Ascertaining the Question. 62. If the question for decision include several distinct propositions, any member may have the same divided; but a motion to strike out and insert shall not be so divided, nor shall a motion to strike out, being lost, preclude either amendment or a motion to strike out and insert. In filling blanks, the question shall be put first upon the largest sum and the longest time. No motion or proposition, or a subject different from that under consideration, shall be admitted under color of amendment.

63. When a question is before the house, no motion shall be received, unless specially provided for, except to adjourn; to pass by; to lay upon the table; to postpone for a specified time or purpose; to commit or amend; to dismiss, which several motions shall have precedence in the order in which they are arranged. If the motion to pass by, or to lay upon the table, or to postpone, shall prevail, a motion to print shall be in order before proceeding to the consideration of another subject; but shall be decided without debate.

64. Upon the motion to pass by, the mover shall be allowed two minutes to state the reasons for his motion, and one member opposed to the motion shall be allowed a like time to object. The motions to pass by, to lay upon the table, for the previous question, and for the pending question, shall not be debated; nor shall debate be allowed on à motion to take up a subject from the table, or to reconsider any question which was not debatable. When a question not debatable is before the house, all incidental questions arising after it is stated to the house shall be decided and settled, whether on appeal or otherwise, without debate; and the same rule shall apply to incidental questions arising after any question is put to the house.

Pending and Previous Questions. 65. Pending a debate, any member who obtains the floor for that purpose only, and submits no other motion or remark, may move for *the previous question," or "the pending question ;” and in either case the motion shall be forthwith put to the house. Two-thirds of the members present shall be required to order the main question; but a majority may require an immediate vote upon the pending question, whatever it may be.

66. The previous question shall be in this form: “Shall the main question be now put?” If carried, its effect shall be to put an end to all debate, and bring the house to a direct vote upon a motion to commit, if pending; then upon amendments reported by a committee, if any; then upon pending amendments; and then upon the main question. If upon the motion for the previous question the main question be not ordered, debate may continue as if the motion had not been made.

Taking the Vote.

67. The speaker shall rise to put a question, but may state it sitting. Questions shall be distinctly put in the following form, viz: "As many as agree that, &c., (as the question may be,) say AYE;” and after the affirmative vote is given, “Those opposed, say No.” If the speaker doubts, or a division is called for, the house shall divide, those in the affirmative of the question rising first from their seats, and afterwards those in the negative. If required, the speaker shall cause the result to be ascertained by a count.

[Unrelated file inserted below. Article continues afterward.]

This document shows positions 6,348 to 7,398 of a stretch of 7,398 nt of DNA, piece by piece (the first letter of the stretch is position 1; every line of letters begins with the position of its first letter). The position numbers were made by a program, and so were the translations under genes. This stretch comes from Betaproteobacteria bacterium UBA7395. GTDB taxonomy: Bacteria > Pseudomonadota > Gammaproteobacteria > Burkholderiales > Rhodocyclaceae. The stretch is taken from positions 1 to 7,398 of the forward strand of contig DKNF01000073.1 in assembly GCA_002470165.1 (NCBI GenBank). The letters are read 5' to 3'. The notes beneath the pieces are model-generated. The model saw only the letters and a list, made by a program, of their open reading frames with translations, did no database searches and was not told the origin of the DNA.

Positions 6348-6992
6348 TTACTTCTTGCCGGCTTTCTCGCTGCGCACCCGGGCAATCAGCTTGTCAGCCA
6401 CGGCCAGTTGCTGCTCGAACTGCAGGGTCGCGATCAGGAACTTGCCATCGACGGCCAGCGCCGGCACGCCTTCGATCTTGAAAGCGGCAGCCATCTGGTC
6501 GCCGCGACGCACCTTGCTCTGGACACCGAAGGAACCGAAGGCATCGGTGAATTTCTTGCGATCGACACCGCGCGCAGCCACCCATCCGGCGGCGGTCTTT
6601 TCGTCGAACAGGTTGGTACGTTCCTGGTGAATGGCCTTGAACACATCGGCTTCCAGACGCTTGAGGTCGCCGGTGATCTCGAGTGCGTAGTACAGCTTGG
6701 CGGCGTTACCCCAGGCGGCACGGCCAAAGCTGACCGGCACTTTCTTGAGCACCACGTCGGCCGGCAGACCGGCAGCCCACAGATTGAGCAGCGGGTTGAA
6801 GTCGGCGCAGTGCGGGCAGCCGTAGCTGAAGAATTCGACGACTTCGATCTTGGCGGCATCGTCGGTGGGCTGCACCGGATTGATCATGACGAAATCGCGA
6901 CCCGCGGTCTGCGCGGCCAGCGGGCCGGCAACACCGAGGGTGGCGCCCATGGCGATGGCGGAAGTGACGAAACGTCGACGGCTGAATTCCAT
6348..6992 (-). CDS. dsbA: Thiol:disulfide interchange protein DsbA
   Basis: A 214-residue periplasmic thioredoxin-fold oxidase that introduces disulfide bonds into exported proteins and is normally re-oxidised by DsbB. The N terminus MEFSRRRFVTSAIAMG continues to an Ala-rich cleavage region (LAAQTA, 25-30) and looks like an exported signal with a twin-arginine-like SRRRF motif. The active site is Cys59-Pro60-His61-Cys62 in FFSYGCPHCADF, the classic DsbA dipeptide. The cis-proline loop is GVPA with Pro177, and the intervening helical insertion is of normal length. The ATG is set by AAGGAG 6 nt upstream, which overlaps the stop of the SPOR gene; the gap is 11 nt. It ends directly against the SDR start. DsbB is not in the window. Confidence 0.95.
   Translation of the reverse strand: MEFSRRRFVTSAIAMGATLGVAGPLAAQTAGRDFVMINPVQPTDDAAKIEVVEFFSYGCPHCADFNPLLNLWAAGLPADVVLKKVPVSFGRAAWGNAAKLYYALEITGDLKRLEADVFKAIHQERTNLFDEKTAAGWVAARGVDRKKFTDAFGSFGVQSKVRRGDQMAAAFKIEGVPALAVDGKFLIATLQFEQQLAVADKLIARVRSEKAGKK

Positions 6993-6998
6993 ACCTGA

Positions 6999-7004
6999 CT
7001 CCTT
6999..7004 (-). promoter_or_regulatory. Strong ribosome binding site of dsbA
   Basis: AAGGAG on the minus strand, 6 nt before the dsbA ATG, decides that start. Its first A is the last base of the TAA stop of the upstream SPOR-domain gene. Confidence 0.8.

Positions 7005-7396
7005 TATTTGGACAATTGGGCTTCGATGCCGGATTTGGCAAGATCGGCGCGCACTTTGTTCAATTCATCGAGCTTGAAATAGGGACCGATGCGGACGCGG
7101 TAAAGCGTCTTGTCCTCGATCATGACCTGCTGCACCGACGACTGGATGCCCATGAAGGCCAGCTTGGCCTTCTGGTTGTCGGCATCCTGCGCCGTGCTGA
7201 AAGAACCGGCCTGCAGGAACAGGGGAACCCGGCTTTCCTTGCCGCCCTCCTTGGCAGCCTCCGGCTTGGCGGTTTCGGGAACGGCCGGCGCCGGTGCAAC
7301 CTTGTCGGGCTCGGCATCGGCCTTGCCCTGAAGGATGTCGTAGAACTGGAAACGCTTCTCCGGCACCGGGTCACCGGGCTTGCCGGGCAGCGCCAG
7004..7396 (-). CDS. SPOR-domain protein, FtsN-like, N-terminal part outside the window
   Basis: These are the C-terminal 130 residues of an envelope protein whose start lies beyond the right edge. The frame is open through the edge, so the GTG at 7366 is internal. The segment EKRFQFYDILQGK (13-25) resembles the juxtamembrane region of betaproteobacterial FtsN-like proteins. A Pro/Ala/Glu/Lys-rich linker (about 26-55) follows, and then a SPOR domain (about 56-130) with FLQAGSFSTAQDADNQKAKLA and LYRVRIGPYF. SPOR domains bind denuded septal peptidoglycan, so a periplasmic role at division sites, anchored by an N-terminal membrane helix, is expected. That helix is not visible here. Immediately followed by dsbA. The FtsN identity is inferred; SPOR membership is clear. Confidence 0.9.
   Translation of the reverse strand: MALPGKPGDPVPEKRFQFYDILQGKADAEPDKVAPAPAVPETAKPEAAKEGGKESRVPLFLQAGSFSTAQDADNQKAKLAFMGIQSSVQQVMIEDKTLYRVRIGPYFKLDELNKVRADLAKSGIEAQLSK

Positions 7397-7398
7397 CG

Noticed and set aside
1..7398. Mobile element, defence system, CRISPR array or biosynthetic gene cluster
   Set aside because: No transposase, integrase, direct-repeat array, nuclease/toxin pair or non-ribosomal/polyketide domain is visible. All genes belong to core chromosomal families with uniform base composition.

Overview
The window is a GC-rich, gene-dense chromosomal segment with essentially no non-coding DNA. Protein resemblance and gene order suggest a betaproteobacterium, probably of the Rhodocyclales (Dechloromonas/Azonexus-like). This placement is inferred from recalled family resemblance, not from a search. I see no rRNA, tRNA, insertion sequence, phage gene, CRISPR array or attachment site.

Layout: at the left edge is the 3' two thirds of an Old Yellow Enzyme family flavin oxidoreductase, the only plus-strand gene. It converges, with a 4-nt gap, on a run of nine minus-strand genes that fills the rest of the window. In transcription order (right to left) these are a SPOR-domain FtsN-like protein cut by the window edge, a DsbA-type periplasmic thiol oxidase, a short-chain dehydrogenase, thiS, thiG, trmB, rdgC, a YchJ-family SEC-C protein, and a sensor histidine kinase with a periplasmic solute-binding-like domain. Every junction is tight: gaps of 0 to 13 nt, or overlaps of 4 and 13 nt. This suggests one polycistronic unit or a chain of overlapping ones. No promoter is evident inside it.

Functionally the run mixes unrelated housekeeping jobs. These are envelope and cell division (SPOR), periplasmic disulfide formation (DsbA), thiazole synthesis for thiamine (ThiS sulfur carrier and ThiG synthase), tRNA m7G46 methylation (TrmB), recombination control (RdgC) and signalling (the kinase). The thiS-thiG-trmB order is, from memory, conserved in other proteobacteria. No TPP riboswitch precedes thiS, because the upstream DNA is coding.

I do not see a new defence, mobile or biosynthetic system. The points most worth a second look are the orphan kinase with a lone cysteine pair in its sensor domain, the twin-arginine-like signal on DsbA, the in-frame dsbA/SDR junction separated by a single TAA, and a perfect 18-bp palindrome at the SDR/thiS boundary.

68. The yeas and nays on any question may be called for at any time before proceeding to another question or proposition, but being once refused, they shall not be again demanded on the same question; and any member shall have a right to vote at any time before the decision is pronounced by the chair.

69. Upon a division of the house on any question, a member who is present and fails to vote shall, on the demand of any other member, be counted on the negative of the question; and when the yeas and nays are taken shall, in addition, be entered upon the journal as present and not voting. But no member who has an immediate and special personal interest in the result of the question, shall either vote or be counted upon it.


70. When a question has been decided, it may be reconsidered on the motion of any member who voted with the prevailing side: provided it be made on the same day, or within the next two days of actual session. The motion may be entered as a matter of privilege, and shall take precedence of everything except special orders and other questions of privilege, and be disposed of in the morning hour or with the calendar, as the case may be. All motions to reconsider shall be decided by a majority of the votes of the members present.


Bills, &c. 71. Every bill shall receive three several readings in the house previous to its being passed, and it shall be distinctly announced at each reading, whether it is the first second or third time.

72. The first reading of a bill shall be for information merely, and it shall go to a second reading without a question.